For DIY stacking shelves, turn magazine file holders on their sides and stack them on top of each other.

5. Utilize the Space Outside the Mini Fridge

Consider utilizing genius storage solutions to take advantage of each inch of the dorm room. A set of shelves or drawers underneath your fridge can act as a mini pantry to store food items that do not need to be refrigerated. Lightweight bins on top of the mini fridge can hold grab-and-go snacks, or napkins, forks and knives. just be mindful to allow for ventilation of the back of the fridge.

6. Create a Cleaning Schedule

Having a dorm room cleaning schedule is a must – especially if your student is in a suite with other roommates – and don’t leave the mini fridge out. Here’s a few tips to share with them:

  • Clean the fridge out every week – just move food that needs to be eaten to the front, and make sure there’s nothing spoiling.
  •  Deep clean every month – take everything out, wipe down the shelves with a disinfectant wipe, and reorganize if needed. This is a must!
  •  A first step to keeping a mini fridge organized is simply to stay accountable. Encourage your student to set a weekly reminder (I do mine every Sunday) on their phone to clean out the fridge.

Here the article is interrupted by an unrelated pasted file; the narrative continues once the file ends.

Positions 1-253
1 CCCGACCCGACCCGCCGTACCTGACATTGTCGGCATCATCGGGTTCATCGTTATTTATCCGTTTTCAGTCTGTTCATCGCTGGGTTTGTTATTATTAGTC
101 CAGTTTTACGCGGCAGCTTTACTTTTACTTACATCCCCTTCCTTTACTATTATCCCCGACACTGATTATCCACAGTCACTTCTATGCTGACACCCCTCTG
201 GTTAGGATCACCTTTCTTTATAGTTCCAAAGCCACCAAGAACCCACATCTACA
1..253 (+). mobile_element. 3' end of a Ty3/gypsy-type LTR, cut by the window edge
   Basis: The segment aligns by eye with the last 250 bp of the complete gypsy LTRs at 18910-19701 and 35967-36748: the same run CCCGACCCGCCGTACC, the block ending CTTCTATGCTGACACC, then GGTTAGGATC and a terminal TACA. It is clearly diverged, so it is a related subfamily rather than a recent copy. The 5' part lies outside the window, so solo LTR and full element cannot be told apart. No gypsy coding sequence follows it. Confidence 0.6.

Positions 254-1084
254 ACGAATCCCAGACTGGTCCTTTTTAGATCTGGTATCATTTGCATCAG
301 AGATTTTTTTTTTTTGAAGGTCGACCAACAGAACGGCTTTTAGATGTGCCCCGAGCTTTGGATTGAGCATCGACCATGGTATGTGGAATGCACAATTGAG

• Spend about 15 minutes throwing out old food, and then make a list of anything to buy for the week. Encourage your student to stay organized and use this time to plan out their week as well.
Mini fridge stocked with fruit and beverages

Mini Fridge Grocery Essentials for College Students 

These essential food and beverage items in the mini fridge can help college students keep their hunger and thirst pangs at bay.  Don’t forget to mark your food with a Sharpie if you’re sharing a fridge!

  1. Yogurt
  2. Fruits
  3. Vegetables
  4. Butter
  5. Milk
  6. Soda
  7. Juices
  8. Flavored water
  9. Eggs (if cooking is allowed in the dorm room) or hard boiled eggs

And if you have a freezer section:

  1. Favorite pint of ice cream
  2. Ice trays
  3. Microwavable frozen meals

Mini Fridge Buying Tips 

Freezer or no freezer? Many mini fridges come equipped with small freezers, though the freezers often don’t keep items frozen that well, because they typically share air space with the fridge. Still, some work quite well and it’s always nice to have access to a quick microwavable frozen meal.